Thursday, February 07, 2013

Tyler Summitt talks about leaving home at a difficult time

On April 19, 2012, Pat Summitt announced she was stepping down as the head coach of the Lady Vols.

On that same day, her son Tyler announced he was leaving the only home he ever knew in Knoxville, to come to Marquette and be an assistant for the women's basketball team.

While he says the decision was hard, he knew he had to go.

"It was a crazy day for her to step down and for me to accept the job in the same day. But as far as the decision going for me to move 11 hours away, it wasn't as tough as you would think, because my mom has such a great support system around her. She's got my fiancee AnDe, she's got all her friends, she's got the Tennessee Lady Vols family. There's just so much loyalty that I felt comfortable leaving."

Tyler admits it's tough being away, but says he knew he'd get kicked out sooner or later.

"I think with my goals, and my aspirations to be at a major D-1 program, I'm kind of like my mom. I'm kind of a go-getter, so I just saw the opportunity, and I took it. She was going to kick me out eventually."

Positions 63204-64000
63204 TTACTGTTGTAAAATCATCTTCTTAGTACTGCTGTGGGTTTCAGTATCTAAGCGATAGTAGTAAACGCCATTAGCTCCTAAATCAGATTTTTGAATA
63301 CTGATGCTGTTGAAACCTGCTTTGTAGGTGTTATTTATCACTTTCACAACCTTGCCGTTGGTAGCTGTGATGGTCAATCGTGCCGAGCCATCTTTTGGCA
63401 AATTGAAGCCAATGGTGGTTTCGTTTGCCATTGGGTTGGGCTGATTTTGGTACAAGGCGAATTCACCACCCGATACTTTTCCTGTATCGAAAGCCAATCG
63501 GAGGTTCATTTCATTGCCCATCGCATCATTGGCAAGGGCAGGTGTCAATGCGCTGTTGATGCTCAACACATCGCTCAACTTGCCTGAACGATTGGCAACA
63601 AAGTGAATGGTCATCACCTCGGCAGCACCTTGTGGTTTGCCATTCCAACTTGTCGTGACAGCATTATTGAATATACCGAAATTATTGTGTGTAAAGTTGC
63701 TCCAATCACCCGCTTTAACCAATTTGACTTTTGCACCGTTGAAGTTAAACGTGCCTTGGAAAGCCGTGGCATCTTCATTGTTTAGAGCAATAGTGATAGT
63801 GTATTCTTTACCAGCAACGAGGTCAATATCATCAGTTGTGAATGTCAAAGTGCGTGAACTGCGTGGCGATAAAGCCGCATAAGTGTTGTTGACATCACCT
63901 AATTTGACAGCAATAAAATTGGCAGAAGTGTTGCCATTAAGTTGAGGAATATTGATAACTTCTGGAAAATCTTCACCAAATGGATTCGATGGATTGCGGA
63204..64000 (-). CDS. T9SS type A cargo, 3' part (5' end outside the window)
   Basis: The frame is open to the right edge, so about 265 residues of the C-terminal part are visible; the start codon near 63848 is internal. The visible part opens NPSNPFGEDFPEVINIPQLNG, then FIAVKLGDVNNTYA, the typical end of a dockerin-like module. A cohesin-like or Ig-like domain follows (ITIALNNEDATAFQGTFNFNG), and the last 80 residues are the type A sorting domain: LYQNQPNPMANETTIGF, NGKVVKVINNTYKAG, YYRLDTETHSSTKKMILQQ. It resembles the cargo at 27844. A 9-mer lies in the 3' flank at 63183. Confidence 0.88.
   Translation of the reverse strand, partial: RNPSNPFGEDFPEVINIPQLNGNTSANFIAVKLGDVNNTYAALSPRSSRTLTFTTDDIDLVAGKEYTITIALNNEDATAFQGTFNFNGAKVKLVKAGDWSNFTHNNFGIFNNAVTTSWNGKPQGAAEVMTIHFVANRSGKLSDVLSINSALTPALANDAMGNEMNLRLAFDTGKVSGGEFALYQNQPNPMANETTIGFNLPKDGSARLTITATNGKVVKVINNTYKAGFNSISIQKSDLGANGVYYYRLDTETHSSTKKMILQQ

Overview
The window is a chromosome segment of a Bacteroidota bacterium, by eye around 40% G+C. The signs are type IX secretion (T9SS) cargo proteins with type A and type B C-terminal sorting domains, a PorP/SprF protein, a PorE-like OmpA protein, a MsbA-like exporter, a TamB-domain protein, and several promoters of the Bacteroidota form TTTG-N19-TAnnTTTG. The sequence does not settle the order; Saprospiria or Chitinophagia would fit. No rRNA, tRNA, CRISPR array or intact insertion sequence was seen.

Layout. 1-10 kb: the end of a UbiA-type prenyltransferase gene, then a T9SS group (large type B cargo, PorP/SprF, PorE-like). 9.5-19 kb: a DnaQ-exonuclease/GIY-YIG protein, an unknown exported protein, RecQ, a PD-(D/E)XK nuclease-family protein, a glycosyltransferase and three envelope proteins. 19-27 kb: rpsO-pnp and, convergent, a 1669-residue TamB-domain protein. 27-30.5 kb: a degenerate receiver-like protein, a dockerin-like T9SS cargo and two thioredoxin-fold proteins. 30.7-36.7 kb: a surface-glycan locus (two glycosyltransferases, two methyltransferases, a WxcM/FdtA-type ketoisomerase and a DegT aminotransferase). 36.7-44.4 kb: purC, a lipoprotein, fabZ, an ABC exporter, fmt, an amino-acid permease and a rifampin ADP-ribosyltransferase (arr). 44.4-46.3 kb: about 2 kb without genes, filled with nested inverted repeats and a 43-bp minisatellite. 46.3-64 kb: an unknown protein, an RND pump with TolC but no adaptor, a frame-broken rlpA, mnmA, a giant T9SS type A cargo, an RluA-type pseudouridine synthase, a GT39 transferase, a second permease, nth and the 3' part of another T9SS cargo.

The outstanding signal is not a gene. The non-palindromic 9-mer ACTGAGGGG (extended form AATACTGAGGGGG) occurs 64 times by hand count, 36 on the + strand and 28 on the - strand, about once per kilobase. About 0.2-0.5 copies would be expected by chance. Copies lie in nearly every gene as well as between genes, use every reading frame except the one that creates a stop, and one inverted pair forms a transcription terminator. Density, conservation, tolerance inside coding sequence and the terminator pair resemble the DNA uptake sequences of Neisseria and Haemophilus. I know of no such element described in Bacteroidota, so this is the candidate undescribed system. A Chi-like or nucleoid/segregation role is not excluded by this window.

"I definitely miss my parents. I miss my fiancee. But that's just part of it. I know they're proud of me. And I'm happy to make them proud."

His mom has been to three of Tyler's games this season, including the "We Back Pat" game against Toledo. And like all moms, she still offers her words of wisdom.

"Absolutely. I'll talk to my mom. I'll talk to my dad, and also my mom's Olympics coach Billie Moore, because that was really my mom's main mentor and my mentor now. Billie and I watch every film together. So between my mom and Billie I get some great advice on basketball."

Pat Summitt's coaching advice could fill a library, but Tyler says the most important lesson, boils down to one word.

"Accountability. If you don't have accountability, you don't have anything. It's not what offense you run, what defense you run, what you system is. If you don't hold people accountable every single day, and you let them take short cuts. It doesn't matter what you do."

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